Don’t reply to emails that ask you to provide personal information or verify your account. We’ll never request sensitive information from you in any unsecured communications such as email.
Watch out for counterfeit websites or emails that look similar to ones you’d normally trust. Information you give on a phishing site could be used by criminals to access your account or fraudulently use your identity.
4. How to protect yourself from scams
Financial Fraud Action UK Ltd (FFA UK) is responsible for leading the collective fight against fraud in the UK payments industry. As part of their ‘Take 5’ campaign they advise you to stop and think:
Never disclose security details, such as your PIN or full banking password
Don’t assume an email, text or phone call is authentic
Don’t be rushed – a genuine organisation won’t mind waiting
Listen to your instincts – you know if something doesn’t feel right
Stay in control – don’t panic and make a decision you’ll regret
Here are some common scams:
Fraud over the phone – or ‘vishing’ – is when a fraudster calls claiming they’re from your bank or some other trusted organisation. It’s easy for them to convince you too, since they can both fake the telephone number on the screen, and with a bit of research find out some of your basic bank and personal details.
Remember though, a genuine bank will never ask you for personal or financial details like your PIN number or full banking password (or ask you to tap it into your phone keypad).
5 things to look out for on a scam phone call:
The caller doesn’t give you time to think, tries to stop you speaking to a family member or friend or is insistent and makes you feel uncomfortable.
The caller asks you to transfer money to a new account for fraud reasons.
They phone to ask for your 4-digit card PIN or your online banking password. Even if they ask you to give it to them by tapping into the telephone keypad rather than saying the numbers out loud, this is a scam.
They ask you to withdraw money to hand over to them for safekeeping.
They may say that you are a victim of fraud and offer to send a courier to your home to collect your cash, PIN, payment card or chequebook.
Text message scams
A text might not be from who you think – ‘Smishing’ is when criminals pretend a message is from your bank or another organisation you trust. They’ll usually tell you there has been fraud on your account and will ask you to deal with it by calling a number or visiting a fake website to update your personal details. Please take a moment to stop and think, and you’ll quickly realise this is the fraud.
3 signs a text message might not be genuine:
It asks you to provide sensitive personal or financial information, passwords, or to make transactions by following a link in the message.
It asks you to call a certain phone number, but that number is unknown to you. In this case, call your bank directly on a number that you trust – such as the number on the back of your card – to check that message is authentic.
The sender uses an urgent tone, pressurising you to ‘act now’.
Criminals don’t just try and contact you by phone and text, they also ‘phish’ – contacting you by email, too. So always be suspicious of unsolicited emails that are supposedly from your bank or some other trusted organisation because the address can easily be faked. Never automatically click on any links emails may contain either, at least not before stopping to check if they seem genuine first.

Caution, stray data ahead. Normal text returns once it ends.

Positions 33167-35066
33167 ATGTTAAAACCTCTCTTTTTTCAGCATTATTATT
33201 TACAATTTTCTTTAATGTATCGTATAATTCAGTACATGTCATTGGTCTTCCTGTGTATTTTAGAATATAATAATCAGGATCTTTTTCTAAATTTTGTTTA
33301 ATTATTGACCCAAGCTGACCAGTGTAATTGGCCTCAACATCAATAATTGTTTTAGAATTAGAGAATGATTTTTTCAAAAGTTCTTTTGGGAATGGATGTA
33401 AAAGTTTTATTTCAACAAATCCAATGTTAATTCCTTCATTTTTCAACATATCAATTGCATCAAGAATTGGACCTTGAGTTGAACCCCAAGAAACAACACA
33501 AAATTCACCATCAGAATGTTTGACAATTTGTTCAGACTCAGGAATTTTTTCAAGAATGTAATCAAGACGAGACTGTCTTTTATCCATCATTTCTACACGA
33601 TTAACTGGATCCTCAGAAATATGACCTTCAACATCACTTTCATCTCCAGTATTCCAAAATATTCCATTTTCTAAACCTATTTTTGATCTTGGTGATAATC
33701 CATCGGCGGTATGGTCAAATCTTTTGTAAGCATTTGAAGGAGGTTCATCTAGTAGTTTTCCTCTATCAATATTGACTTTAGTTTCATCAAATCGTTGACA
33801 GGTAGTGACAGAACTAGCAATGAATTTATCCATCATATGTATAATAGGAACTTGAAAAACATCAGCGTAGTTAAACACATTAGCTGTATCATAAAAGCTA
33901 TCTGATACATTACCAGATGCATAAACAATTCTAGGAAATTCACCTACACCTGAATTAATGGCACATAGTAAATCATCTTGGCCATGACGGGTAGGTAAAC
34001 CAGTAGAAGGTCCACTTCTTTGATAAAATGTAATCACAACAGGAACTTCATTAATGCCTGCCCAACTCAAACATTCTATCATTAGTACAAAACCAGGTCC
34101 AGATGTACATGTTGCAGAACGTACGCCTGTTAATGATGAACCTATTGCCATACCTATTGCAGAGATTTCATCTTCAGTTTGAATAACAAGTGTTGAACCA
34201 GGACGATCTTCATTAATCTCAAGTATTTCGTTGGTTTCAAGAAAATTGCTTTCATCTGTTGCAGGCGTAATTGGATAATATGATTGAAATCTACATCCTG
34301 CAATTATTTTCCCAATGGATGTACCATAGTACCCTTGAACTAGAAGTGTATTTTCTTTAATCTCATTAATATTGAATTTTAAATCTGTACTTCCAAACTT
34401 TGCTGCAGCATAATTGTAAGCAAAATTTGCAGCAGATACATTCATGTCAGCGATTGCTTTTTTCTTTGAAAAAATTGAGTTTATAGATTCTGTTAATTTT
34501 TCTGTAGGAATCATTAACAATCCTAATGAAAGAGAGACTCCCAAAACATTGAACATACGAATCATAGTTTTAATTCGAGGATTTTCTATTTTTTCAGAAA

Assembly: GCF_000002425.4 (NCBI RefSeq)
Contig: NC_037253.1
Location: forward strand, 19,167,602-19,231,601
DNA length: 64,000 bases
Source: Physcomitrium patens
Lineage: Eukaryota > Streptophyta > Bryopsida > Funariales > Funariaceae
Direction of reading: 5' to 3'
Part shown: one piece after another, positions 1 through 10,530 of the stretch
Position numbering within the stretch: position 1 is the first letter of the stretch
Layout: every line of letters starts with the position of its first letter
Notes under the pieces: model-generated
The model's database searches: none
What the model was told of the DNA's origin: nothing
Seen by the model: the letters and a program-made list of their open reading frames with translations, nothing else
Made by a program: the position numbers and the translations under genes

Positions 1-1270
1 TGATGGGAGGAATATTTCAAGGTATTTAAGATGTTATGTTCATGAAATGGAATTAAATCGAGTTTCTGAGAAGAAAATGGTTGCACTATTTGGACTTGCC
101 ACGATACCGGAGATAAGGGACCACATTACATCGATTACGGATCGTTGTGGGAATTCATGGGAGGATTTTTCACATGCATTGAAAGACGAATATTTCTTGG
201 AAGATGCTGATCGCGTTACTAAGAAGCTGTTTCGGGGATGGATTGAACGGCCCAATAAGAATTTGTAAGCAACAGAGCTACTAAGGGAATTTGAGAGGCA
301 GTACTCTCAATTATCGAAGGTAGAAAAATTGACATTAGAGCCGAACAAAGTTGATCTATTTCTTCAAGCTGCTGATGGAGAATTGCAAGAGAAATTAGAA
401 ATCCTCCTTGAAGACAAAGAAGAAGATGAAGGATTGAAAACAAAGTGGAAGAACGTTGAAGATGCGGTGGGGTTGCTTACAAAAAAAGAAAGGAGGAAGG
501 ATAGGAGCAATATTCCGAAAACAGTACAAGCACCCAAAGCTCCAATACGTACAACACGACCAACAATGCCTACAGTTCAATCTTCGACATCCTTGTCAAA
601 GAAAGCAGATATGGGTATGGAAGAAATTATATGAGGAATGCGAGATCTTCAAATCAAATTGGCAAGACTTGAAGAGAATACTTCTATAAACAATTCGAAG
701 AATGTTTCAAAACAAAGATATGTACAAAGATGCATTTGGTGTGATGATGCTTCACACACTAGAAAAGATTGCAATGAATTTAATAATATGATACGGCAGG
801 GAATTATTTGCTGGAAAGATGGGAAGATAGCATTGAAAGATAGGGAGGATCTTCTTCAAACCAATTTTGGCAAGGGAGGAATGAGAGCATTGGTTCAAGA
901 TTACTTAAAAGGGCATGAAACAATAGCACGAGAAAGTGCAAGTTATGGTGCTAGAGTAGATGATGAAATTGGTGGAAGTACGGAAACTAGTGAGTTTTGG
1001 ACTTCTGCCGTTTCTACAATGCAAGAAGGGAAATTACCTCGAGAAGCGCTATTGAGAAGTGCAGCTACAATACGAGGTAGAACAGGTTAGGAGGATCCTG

Seven ways to spot an email you’ve been sent is a scam:
The sender’s address doesn’t match the website address of the organisation it says it’s from. Roll your mouse-pointer over the sender’s name to reveal its true address.
The email doesn’t use your proper name – using something like “Dear customer” instead.
There’s a sense of urgency, asking you to act immediately.
There’s a prominent website link that seems like the proper address, but with one character different.
There’s a request for personal information.
There are spelling and grammatical errors.
The entire text of the email is within an image rather than the usual text format, and the image contains an embedded hyperlink to a bogus site. Again, roll your mouse-pointer over the link to reveal its true destination.
Online fraud covers everything from online shopping to online banking, but one thing can help prevent both: take the time to install the built-in security measures most browsers and many banks offer.
Using these tools can help protect you whether the criminals are trying to dupe you with fake pop-ups in your online banking window, sending you ‘scam alert’ messages hiding malware, or faking retailer websites to make you input your financial details.
Since 14 January 2020, Microsoft has stopped releasing security updates for Windows 7. Computers using this operating system may become more vulnerable to security risks.
We recommend that you do not log in to your Partnership Card online account on computers that are using Windows 7. If you’re not sure which Windows operating system you’re using, you can read Microsoft’s useful guide.
What should you do?
Option 1: Use another device to log in to your account safely
Computer You can access your online account using a computer with one of the following operating systems:
Windows 8.1 or 10
Apple Mac OSX 10 or later
Phone or tablet You can access your online account using a mobile phone or tablet with one of the following operating systems:
Android 7 or later
Apple iOS 10 or later
Option 2: Use our Partnership Card app to log in to your account safely
Please note our app is designed to work with mobile phones using Android 7 or later, or Apple iOS 10 or later. It may not be compatible with your tablet and some functions may not be available. If you have any problems, please sign in to your account via our website.
Criminals are using the coronavirus outbreak as an opportunity to try to steal money.
They’re posing as organisations such as banks, government, the World Health Organisation or other health service providers, and pretending to offer things like a safe haven for your money or medical guidance. They’ll then try to trick you into giving personal or financial information.
These claims are made in fake emails, phone calls, texts and social posts using coronavirus as a cover story. Remember, John Lewis Finance will never ask you for any PINs or passwords or to move money to a safe account.
If you think you've been targeted by a coronavirus scam: